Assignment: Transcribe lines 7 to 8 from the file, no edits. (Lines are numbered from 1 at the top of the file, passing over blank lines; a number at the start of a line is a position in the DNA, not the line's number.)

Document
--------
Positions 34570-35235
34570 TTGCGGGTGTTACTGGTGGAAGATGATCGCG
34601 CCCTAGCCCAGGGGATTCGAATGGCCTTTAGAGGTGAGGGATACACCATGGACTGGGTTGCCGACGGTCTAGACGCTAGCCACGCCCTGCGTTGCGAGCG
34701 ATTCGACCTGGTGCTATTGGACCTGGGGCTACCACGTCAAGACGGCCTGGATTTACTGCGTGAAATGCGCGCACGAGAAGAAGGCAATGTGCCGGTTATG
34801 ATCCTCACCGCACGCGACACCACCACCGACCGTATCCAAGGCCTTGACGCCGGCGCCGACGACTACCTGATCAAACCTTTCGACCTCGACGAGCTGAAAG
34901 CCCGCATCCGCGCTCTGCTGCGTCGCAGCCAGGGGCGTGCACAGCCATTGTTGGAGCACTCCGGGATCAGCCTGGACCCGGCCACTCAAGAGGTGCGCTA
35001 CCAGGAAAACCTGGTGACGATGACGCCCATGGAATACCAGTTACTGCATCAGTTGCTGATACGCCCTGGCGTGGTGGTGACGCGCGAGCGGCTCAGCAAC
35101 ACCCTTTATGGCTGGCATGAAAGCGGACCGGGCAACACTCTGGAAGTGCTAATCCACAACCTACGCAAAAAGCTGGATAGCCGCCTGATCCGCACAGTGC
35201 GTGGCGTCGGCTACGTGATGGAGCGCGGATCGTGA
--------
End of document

35001 CCAGGAAAACCTGGTGACGATGACGCCCATGGAATACCAGTTACTGCATCAGTTGCTGATACGCCCTGGCGTGGTGGTGACGCGCGAGCGGCTCAGCAAC
35101 ACCCTTTATGGCTGGCATGAAAGCGGACCGGGCAACACTCTGGAAGTGCTAATCCACAACCTACGCAAAAAGCTGGATAGCCGCCTGATCCGCACAGTGC